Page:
A woman is suing three Louisiana universities and one police department over failures to report information about a handful of sexual assault allegations against one student, saying their negligence led to her being raped.
Louisiana State University, the University of Louisiana at Lafayette, Louisiana Tech University and the Lafayette Police Department “chose to disregard their most basic duties … refused to share information concerning reports of student sexual assault, (and) continued to employ disjointed approaches to sexual assault complaints,” the lawsuit filed by woman using the name Jane Doe states.
The suit comes after a USA TODAY investigation in May 2021 revealed the practices of the universities and the Lafayette Police Department had enabled one student, Victor Daniel Silva, to jump between schools after being repeatedly accused of sexual misconduct.
No one connected the dots: Six women reported a Louisiana college student for sexual misconduct
Silva entered LSU in 2014 and changed schools three times, each transfer coming just months after a new sexual misconduct allegation, before he graduated from UL in 2020.
La. universities investigation: UL Lafayette president promises reforms after USA TODAY sexual misconduct investigation
Six women reported him for sexual misconduct while he attended the various schools, which should have been shared among the universities he attended under a 2015 law, but officials repeatedly failed to communicate the allegations made against him.
“All of (this) emboldened Victor Daniel Silva, a serial sexual predator who raped Ms. Doe in September 2018, when they were both students at Louisiana Tech University,” attorneys with Washington, D.C.-based Fierberg National Law Group wrote in the woman’s demand for a federal jury trial.
“Unknown to Ms. Doe at the that time, from 2014 to 2018, and before Ms. Doe ever met Silva, five women had reported Silva to Louisiana public universities and law enforcement for rape and other criminal sexual misconduct.”
The lawsuit was filed Wednesday, one year after USA TODAY's investigation was published. Attorneys for the woman wrote that she first learned of the extent of the other allegations against Silva from the USA TODAY investigation when it was published last May.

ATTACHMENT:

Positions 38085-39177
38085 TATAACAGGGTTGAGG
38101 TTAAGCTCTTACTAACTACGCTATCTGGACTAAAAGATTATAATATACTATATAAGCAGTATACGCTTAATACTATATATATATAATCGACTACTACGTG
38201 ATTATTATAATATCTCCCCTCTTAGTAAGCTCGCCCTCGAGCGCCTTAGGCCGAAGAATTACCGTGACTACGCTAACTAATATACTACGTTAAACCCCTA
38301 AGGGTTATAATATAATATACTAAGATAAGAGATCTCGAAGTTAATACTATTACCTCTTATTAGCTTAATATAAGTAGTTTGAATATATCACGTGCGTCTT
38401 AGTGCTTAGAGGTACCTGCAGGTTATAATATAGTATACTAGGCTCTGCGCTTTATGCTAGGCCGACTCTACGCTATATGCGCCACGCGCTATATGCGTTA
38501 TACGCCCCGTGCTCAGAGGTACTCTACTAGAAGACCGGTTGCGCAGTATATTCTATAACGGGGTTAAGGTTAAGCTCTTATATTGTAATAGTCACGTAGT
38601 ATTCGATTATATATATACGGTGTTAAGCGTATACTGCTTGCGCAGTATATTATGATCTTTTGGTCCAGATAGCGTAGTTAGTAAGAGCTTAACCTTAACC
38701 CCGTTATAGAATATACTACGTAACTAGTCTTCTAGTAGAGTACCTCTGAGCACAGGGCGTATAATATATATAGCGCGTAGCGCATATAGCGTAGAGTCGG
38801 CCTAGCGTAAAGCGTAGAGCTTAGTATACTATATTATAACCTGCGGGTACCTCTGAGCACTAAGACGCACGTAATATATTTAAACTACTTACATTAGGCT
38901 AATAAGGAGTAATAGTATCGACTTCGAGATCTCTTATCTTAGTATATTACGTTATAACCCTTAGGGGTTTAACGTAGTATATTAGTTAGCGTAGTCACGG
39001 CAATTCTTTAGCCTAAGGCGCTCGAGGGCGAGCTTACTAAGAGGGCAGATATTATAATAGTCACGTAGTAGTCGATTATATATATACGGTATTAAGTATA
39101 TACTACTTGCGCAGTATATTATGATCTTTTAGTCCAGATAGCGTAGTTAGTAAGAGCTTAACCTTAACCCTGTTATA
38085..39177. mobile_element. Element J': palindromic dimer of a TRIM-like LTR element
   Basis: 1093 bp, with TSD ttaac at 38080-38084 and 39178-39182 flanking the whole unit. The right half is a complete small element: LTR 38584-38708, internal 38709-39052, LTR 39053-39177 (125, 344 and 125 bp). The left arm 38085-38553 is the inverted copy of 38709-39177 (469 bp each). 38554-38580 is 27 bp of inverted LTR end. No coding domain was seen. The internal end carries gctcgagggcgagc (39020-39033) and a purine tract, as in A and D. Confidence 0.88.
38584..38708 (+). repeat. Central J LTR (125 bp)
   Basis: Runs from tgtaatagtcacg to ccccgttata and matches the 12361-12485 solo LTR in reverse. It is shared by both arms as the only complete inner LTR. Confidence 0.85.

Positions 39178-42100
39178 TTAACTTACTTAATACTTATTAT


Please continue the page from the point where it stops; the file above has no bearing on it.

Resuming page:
USA TODAY Investigation: LSU mishandled sexual misconduct complaints against students, including top athletes
Silva’s first transfer came in 2015, as he moved from LSU to UL weeks after being accused of sexual assault. LSU barred Silva from campus but did not warn UL about the complaint against Silva, even after the state’s flagship public university learned that Silva had been arrested months later for allegedly assaulting another woman.
After his arrest, Silva was put on disciplinary probation by UL, though he was allowed to stay on campus. During three years in Lafayette, he was reported by three different women to the Lafayette Police Department for sexual misconduct, but none of those reports were disclosed to the university despite a reporting requirement outlined in state law.
Silva moved to Louisiana Tech in Ruston in 2018, where he was accused of sexual assault by the Jane Doe who filed the lawsuit Wednesday.
But Silva dropped out from Louisiana Tech shortly after, and the school declined to investigate the woman’s report, which allowed Silva to move back to UL in Lafayette at the start of 2019, despite university policies that prevent students from transferring while under investigation for sexual misconduct.
Lafayette Consolidated Government spokesperson Jamie Angelle referred the Daily Advertiser to LCG's Legal Department for comment.
Representatives for LSU, UL, Louisiana Tech did not respond to requests for comment Thursday.
“The work of the last two years to prevent power-based violence on college campuses in Louisiana was informed by deeply troubling narratives," UL System President Jim Henderson said in an emailed statement.
"A pillar of these advancements ensures effective communication between institutions and local law enforcement. Act 439 of the 2021 legislative session built on the work of Act 172, advancing our policy environment and illustrating the importance of continuous evaluation of policy and practice to protect students.”
“Ms. Doe was denied criminal justice unfairly,” her attorney Monica Beck said Thursday. “She now seeks civil justice to hold those responsible for the harm they caused her in whatever way a jury sees fit.”
Daily Advertiser reporter Ashley White and USA TODAY reporter Kenny Jacoby contributed to this report.
This article originally appeared on Lafayette Daily Advertiser: Woman sues LSU, others over failure to share sexual misconduct reports